Monday, March 17, 2008
The University of North Carolina's Summer Reading Program, where incoming students are encouraged to read a book and discuss it during orientation, has selected Covering for next year's freshman class. I bring up this news because I posted my reaction to Covering here.
I disagree that covering is any form of threat to minorities or to civil rights. I'll again post my conclusion on the subject:
Covering is the civil thing to do. If we didn't, we'd be at each others' throats. If you're strongly anti-tobacco, you don't get in the face of the smokers. If you love cats, you don't try to convert everyone into a cat lover. And if you think homosexuality is a sin, you don't send protesters to a gay man's funeral.
(A few people don't follow these standards of decency. We call them "assholes.")
To elaborate, very few would defend exhibitionists. But those who make no attempt to cover at any time are participating in a different form of exhibitionism. They enjoy parading their differences, even if it hurts other people. As I mentioned in the comments, the polite thing to do is acknowledge another's interests, but don't talk on and on about a topic that someone else isn't interested in.
One of the other books considered for the Summer Reading Program, and unfortunately not chosen, is Escape from Slavery by Francis Bok, a novel that I believe is more important. The book, a recounting of a black Sudanese boy's enslavement by Arabs in modern times, is relevant to important issues for America and the world, particularly the impact of slavery on current race relations and the struggles between Western and Islamic cultures.
Thursday, March 13, 2008
Good riddance to bad politicians
I go out of the country, and look at what good news greets me when I return! New York governor Eliot Spitzer has been snared in a prostitution scandal, and will be involuntarily resigning from the governorship. I have yet to understand why politicians can't show restraint when their job is on the line. Maybe that explains why they can't stop spending taxpayer money.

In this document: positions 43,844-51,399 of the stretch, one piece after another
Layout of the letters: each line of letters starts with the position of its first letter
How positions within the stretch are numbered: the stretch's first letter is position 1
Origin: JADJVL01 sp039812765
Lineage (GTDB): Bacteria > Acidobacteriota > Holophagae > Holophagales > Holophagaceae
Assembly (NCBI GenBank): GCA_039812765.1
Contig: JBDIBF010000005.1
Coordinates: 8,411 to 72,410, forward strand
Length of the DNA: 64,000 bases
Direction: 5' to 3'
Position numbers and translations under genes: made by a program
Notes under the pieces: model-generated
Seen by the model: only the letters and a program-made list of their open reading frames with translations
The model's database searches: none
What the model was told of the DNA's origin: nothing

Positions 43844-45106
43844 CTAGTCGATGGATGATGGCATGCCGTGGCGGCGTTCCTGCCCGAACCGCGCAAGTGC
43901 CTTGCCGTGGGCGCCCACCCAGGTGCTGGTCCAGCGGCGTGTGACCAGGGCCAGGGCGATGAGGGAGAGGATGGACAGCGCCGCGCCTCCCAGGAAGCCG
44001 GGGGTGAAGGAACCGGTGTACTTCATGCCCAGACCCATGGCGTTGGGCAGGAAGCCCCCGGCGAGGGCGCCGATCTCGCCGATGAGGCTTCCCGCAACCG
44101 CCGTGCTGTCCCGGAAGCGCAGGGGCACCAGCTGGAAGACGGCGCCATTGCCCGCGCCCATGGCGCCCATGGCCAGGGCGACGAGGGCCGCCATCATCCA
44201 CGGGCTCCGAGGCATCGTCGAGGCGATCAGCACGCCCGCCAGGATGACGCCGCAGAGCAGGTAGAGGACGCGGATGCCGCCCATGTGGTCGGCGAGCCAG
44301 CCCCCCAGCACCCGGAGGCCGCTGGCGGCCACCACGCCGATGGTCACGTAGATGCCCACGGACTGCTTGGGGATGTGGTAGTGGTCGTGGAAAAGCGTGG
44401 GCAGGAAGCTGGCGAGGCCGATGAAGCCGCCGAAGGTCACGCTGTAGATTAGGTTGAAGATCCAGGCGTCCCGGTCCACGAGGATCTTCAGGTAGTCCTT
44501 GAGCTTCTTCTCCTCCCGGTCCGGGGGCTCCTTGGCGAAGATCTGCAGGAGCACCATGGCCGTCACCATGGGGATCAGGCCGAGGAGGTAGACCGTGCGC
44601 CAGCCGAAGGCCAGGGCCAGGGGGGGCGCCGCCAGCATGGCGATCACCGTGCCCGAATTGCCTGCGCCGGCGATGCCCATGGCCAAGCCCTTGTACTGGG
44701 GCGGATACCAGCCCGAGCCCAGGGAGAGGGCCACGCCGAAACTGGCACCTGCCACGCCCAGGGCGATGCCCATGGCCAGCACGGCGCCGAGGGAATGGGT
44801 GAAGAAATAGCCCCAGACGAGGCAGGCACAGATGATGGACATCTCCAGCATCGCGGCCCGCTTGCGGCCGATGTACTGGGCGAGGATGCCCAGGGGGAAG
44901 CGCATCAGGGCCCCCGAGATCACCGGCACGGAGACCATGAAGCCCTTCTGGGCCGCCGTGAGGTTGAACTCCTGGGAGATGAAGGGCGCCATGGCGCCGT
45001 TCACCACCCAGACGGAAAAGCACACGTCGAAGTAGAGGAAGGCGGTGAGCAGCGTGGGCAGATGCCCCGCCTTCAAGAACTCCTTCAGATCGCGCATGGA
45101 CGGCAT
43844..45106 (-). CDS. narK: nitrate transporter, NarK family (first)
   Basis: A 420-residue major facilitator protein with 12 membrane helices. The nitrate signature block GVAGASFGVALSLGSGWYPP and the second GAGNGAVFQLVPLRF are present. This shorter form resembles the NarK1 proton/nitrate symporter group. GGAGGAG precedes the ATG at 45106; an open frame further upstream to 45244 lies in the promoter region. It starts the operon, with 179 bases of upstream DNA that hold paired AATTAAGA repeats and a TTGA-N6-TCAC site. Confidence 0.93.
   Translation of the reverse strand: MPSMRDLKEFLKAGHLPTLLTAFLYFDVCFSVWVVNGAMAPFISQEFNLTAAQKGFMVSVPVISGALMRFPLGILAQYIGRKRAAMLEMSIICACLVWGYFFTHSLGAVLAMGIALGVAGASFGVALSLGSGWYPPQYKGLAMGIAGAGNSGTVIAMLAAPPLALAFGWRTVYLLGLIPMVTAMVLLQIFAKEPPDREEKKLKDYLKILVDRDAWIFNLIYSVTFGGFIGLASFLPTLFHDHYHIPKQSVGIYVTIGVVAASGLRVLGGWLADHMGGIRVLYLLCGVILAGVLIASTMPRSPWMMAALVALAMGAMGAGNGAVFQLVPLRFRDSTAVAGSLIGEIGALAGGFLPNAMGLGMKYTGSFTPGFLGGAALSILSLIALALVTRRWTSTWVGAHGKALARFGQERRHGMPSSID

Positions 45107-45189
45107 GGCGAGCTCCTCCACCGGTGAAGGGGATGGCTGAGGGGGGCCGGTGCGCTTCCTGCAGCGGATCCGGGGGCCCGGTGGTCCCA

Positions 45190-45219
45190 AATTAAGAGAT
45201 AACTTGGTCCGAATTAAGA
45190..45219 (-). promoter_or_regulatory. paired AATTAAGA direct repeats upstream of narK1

An editorial in yesterday's Wall Street Journal suggests that Eliot Spitzer could end up charged under a 1910 federal law, the Mann Act, which forbids transporting women across state line for "immoral purposes." Now, this law isn't normally used against "johns." But the editorial explains the irony of this situation. As attorney general, Spitzer went after big Wall Street firms using the 1921 Martin Act, a law used to prosecute small-time boiler room swindlers.
However, the Martin Act was convenient for Mr. Spitzer's purposes because of the low bar it sets for bringing cases and the ability it afforded him to bring preliminary injunctions without even having to file a complaint first. Violations bring stiff civil and criminal penalties and, most important, do not require prosecutors to prove criminal intent.
It would be poetic justice for Spitzer to prosecuted under a rarely-used old law, just like he used to do as attorney general.
Labels: Eliot Spitzer
Tuesday, March 04, 2008
In a movie or TV show, when someone darts out into traffic, they'll put their hand on the hood of the car that had to squeal to a stop in front of them.
Like a human would have the strength to stop a thousand kilogram vehicle!
Gary Gygax, co-creator of Dungeons & Dragons, has passed away.
Gary Gygax died this morning at his home in Lake Geneva, Wisconsin, about 55 miles southwest of Milwaukee.
His wife, Gail Gygax, says he had been suffering from health problems for several years, including an abdominal aneurysm.
Gygax and co-creator Dave Arneson developed the role-playing game in 1974 and it went on to become 1 of the best-selling games ever. Dungeons & Dragons is considered the grandfather of fantasy role-playing games and has influenced video games, books, movies and inspired legions of adoring fans.
Gygax' wife says he always enjoyed hearing from the game's devoted fans about how the game influenced their lives.
I've received notice of his death on multiple role-playing game-related mailing lists, but saw it first on the Actuarial Outpost.
Labels: Dungeons and Dragons